This post could really be applied to all clothes, but for the sake of keeping things simple, I'm going to focus on shoes.
A couple weeks ago I was wasting time on my day off at Target. I didn't really need anything, but I hadn't been to Target in a while, so what the hay. I was browsing through their shoe department and came across a pair of flower-printed close-toed sling-back wedges. My immediate reaction was, "Wow, those are hideous." But then I saw the price tag: They were on sale for $5. $5!
Suddenly my first impression changed. Even if I only wore them a couple times, it would be worth $5, right? I had a couple tops that matched the purple in the print. Needless to say, I bought the hideous shoes, along with another pair that were also on sale for $5.
But this got me to thinking, what if all shoes were to cost the same? I bought these shoes because they were on sale, but this could also pertain to the flip side of the price range. Why do people spend hundreds, even thousands of dollars on Jimmy Choo's or Manolo Blahnik's? Yes, they are gorgeous and extremely well made, but let's be honest girls, you buy them for the name. You want people to know you can afford those kinds of shoes.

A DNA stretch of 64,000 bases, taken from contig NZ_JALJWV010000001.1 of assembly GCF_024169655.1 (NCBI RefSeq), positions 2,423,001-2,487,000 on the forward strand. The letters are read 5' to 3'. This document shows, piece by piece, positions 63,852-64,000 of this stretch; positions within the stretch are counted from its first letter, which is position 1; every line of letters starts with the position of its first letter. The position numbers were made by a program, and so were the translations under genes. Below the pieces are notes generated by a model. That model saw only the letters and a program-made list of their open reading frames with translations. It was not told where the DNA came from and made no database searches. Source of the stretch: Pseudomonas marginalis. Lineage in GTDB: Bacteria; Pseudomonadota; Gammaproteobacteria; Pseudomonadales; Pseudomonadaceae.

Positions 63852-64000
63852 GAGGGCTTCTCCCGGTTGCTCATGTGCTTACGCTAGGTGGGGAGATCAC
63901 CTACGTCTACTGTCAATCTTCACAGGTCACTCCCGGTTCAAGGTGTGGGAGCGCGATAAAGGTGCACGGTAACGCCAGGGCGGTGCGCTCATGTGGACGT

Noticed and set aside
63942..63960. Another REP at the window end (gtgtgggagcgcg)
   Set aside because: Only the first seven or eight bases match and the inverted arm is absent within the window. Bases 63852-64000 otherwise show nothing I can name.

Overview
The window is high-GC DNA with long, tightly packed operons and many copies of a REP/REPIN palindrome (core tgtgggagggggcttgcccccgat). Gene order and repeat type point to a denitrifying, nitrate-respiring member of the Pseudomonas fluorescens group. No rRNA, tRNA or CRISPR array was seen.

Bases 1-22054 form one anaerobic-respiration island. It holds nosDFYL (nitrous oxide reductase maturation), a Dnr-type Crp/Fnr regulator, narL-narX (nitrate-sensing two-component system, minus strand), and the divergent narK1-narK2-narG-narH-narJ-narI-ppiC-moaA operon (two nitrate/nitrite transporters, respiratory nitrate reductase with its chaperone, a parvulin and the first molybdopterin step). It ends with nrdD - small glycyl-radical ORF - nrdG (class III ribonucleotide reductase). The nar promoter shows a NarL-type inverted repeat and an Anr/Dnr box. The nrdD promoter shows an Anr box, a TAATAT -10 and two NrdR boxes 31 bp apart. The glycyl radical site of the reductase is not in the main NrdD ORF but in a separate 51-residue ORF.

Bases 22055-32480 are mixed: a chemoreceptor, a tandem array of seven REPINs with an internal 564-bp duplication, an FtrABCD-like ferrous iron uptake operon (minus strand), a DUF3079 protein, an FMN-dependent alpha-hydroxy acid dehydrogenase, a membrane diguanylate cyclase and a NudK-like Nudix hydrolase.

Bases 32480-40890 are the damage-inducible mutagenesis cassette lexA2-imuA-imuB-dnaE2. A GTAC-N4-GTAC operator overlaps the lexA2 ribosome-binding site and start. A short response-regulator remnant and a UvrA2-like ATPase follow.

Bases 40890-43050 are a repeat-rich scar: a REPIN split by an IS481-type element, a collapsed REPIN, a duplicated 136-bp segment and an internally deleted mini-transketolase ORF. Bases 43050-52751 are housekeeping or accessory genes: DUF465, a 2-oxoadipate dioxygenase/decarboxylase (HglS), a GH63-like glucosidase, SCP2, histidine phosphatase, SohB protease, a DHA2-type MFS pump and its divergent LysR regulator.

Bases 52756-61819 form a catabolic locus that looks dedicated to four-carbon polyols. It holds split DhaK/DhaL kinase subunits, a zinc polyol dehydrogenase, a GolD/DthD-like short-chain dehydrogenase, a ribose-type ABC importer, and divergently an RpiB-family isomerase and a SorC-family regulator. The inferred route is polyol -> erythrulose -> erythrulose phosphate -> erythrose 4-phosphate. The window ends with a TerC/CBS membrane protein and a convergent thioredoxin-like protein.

So what if we lined up all the cheap shoes from Target and other discount stores next to the super-expensive shoes, and let's say you couldn't tell who made what. What shoes would you pick? What would the high-end socialites think if they chose a discount shoe? Would that make them change their ways and start shopping at Target?
That's doubtful, but you get my point. I totally changed my mind about a pair of shoes based solely on their low price, while some people solely buy a pair of shoes because of their high price. What if all shoes were created equal?